Zookeeper: Kevin James’ Animal Distraction

The star can be funny and endearing, but here he's buried under derivative gags and ritual humiliation

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Sony Pictures

Kevin James in Zookeeper

It’s probably time to stop fretting about Kevin James’s movies, and to stop hoping they’ll get better. After nine seasons of TV stardom on The King of Queens, the plus-size comedian made a successful transition to the big screen four summers ago as Adam Sandler’s “wife” in I Now Pronounce You Chuck & Larry. The genial James persona — a fat guy who’s not seething with rage, no matter how many banana peels Fate strews in his path — offered a nice change from movie comics whose shtick was being angry (Sandler), manic (Jim Carrey) or sullen (Vince Vaughn). In Paul Blart: Mall Cop, a surprise hit in early 2009, James proved he could attract audiences on his own; and when he simply let his character endure indignity with a strangely Zen-like calm, he could be funny and endearing. Given stronger material, he might actually make good movies.

The first moments of Zookeeper — with James as Griffin Keyes, a loving friend of wild animals in his job at Boston’s Franklin Park Zoo — suggest that this could be the one. On a tropical beach with Stephanie (Leslie Bibb), the blond, dimpled object of his adoration, he launches into an obviously well-rehearsed proposal: “It’s no secret we’ve been on a journey, an adventure…Will you marry me?” Her firm “No” — accompanied by a pre-planned breakup speech — puts a damper on the accoutrements he’s arranged: the romantic horse ride, the mariachi band, the fireworks display in heart shapes. They may as well crumble in the sky, an objective correlative to Griffin’s broken spirit and ego.

Whoever wrote that sweetly funny opening scene — the credited scribes are James, King of Queens veterans Nick Bakay and Rock Reuben and two other writers, Jay Scherick and David Ronn, who worked on the Eddie Murphy moviesI Spy and Norbit — must have been excused from further service, for the film soon settles into predictably infantile Sandler territory. Encouraged to pile humiliations on Griffin, the writers show him knocked unconscious by running into a metal bar; propel him across a zoo gorge only to have him land splat on a rockface as if in a 127 Hours ordeal; and make him pee publicly on a wolf. (Did the MPAA accidentally leave off the “13” from its PG rating? Parents will be challenged to explain the urination scene, the size jokes and other penis-related comedy to their kids.)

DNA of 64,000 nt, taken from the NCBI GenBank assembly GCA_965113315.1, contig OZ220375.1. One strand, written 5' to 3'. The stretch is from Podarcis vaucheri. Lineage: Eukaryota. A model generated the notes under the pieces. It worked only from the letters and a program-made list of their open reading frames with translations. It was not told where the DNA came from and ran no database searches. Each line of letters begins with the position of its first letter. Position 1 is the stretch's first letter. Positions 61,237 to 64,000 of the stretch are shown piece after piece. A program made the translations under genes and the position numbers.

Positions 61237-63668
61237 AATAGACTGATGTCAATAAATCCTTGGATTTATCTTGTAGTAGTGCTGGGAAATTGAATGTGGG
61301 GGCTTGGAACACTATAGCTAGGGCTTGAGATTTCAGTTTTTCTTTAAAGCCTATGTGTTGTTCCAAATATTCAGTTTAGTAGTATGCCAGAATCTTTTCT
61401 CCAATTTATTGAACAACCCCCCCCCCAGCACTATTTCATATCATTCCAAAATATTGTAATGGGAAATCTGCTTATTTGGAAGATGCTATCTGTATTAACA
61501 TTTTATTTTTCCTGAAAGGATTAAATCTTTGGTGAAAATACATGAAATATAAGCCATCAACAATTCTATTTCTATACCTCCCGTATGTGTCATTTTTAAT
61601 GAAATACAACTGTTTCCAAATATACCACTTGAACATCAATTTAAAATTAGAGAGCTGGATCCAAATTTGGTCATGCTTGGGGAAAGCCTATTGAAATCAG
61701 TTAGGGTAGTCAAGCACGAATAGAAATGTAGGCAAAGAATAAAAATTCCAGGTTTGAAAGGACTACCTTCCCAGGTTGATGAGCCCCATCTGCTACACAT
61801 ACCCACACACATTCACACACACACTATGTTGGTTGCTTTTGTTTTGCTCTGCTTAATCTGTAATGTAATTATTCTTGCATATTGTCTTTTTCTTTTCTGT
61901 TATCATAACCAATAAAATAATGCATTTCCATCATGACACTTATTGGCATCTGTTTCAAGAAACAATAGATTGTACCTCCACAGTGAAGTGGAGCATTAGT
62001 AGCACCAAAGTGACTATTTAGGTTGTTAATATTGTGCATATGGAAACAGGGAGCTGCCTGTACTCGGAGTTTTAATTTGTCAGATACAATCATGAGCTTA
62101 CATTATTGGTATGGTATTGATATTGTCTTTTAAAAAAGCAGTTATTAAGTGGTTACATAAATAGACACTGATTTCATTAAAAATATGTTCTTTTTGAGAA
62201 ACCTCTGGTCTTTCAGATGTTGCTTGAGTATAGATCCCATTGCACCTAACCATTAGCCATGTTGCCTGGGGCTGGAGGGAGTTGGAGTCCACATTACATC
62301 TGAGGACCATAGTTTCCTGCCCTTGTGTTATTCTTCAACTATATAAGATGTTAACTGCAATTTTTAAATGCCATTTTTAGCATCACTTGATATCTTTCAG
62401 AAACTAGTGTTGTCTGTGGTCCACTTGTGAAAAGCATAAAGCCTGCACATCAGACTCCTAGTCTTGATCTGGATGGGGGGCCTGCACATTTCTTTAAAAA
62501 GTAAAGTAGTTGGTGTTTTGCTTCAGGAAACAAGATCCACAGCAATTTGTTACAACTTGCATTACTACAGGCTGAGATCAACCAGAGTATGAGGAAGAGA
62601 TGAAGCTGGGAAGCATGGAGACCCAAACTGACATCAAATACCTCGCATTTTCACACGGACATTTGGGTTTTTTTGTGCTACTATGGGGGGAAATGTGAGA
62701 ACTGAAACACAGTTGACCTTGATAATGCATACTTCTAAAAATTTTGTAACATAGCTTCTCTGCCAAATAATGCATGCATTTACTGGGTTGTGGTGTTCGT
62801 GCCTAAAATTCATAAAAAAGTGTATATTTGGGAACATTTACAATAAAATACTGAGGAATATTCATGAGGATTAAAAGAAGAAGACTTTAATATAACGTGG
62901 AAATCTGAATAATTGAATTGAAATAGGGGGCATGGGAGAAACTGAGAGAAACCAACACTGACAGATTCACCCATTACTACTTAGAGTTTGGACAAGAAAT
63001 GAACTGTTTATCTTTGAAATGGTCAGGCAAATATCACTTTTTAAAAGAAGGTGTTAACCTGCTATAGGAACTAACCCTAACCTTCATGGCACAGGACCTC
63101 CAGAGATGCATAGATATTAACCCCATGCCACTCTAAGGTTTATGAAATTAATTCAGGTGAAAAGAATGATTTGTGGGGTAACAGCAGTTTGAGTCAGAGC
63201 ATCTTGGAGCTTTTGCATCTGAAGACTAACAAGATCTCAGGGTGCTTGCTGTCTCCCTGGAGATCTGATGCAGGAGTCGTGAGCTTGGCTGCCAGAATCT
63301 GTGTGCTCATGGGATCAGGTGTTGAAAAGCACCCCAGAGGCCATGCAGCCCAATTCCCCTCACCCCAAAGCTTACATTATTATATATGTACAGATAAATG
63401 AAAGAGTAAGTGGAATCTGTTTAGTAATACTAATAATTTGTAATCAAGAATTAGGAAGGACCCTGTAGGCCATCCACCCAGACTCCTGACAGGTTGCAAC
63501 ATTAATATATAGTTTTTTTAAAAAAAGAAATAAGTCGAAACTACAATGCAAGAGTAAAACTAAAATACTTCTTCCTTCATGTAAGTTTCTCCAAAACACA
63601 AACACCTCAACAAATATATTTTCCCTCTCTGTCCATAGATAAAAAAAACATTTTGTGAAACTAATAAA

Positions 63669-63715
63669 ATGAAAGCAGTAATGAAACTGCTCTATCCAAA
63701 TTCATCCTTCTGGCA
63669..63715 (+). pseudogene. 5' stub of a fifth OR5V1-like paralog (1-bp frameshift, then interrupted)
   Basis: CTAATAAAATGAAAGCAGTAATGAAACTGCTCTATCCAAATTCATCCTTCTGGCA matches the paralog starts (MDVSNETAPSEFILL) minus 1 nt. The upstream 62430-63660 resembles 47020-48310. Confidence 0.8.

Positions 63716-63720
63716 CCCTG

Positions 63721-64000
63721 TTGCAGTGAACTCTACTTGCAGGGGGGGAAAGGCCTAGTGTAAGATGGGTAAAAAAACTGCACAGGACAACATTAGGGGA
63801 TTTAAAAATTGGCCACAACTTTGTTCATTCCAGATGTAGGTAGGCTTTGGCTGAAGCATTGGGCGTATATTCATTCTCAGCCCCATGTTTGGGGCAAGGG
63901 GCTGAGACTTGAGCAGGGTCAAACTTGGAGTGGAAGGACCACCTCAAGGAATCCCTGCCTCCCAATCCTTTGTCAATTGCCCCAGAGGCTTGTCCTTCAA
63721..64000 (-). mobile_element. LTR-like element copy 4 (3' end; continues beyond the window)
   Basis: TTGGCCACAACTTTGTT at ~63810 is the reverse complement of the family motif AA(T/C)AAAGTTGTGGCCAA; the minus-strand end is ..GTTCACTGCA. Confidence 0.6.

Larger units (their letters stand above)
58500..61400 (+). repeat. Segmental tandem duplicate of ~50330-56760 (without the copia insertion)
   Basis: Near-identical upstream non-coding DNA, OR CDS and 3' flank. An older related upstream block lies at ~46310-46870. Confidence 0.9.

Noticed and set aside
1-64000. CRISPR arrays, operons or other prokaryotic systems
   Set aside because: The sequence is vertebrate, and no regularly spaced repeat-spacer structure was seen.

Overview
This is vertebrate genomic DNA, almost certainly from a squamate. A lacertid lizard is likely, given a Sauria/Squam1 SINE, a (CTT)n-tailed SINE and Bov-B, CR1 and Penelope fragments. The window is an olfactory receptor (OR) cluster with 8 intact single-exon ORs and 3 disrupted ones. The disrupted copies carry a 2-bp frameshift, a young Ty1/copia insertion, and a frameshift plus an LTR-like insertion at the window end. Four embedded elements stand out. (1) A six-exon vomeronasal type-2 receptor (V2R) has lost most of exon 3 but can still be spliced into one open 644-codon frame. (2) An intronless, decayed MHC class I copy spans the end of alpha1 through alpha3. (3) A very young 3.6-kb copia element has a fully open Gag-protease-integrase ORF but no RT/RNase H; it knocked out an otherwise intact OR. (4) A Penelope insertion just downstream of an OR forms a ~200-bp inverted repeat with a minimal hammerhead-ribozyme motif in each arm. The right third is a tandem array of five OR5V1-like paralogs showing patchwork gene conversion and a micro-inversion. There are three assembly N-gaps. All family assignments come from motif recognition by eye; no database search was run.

Griffin has a wondrous rapport with the lions and monkeys and bears but goes stammering around pretty women, especially when Stephanie returns into his orbit. (He doesn’t seem to notice the ardor of Kate the lady zookeeper, played by the criminally gorgeous Rosario Dawson.) This cues the movie’s twin premises: that Griffin is too mild-mannered to attract Stephanie, and that he takes dating tips from the animals that break their “code of silence” by talking to him. In a weird amalgam of two other Eddie Murphy comedies — The Nutty Professor and Dr. Dolittle — the zookeeper takes the creatures’ counsel and transforms himself into an alpha-male boor, a character James doesn’t have the meanness to inhabit.

So James is stuck in routines echoing other movies: replaying the Ben-Hur chariot scene as a bike race in Boston traffic; doing a car singalong, — la Wayne’s World‘s “Bohemian Rhapsody,” but to Flo Rida’s “Low” and with a gorilla named Bernie. The occasional opportunity for sharp physical comedy, like Griffin’s and Kate’s impromptu sash-dance at his brother’s wedding, falls stunningly flat. And the final chase, via truck, canoe and gorilla, is a case study in climax mismanagement. For the viewer, the film’s only suspense is guessing which celebrities (Sandler, Sylvester Stallone, Cher and, as Bernie, Nick Nolte) lent their voices to the animals.

It’s all mildly deplorable and instantly forgettable. Kevin James remains a potentially appealing movie star — if only he didn’t have to be in Kevin James movies.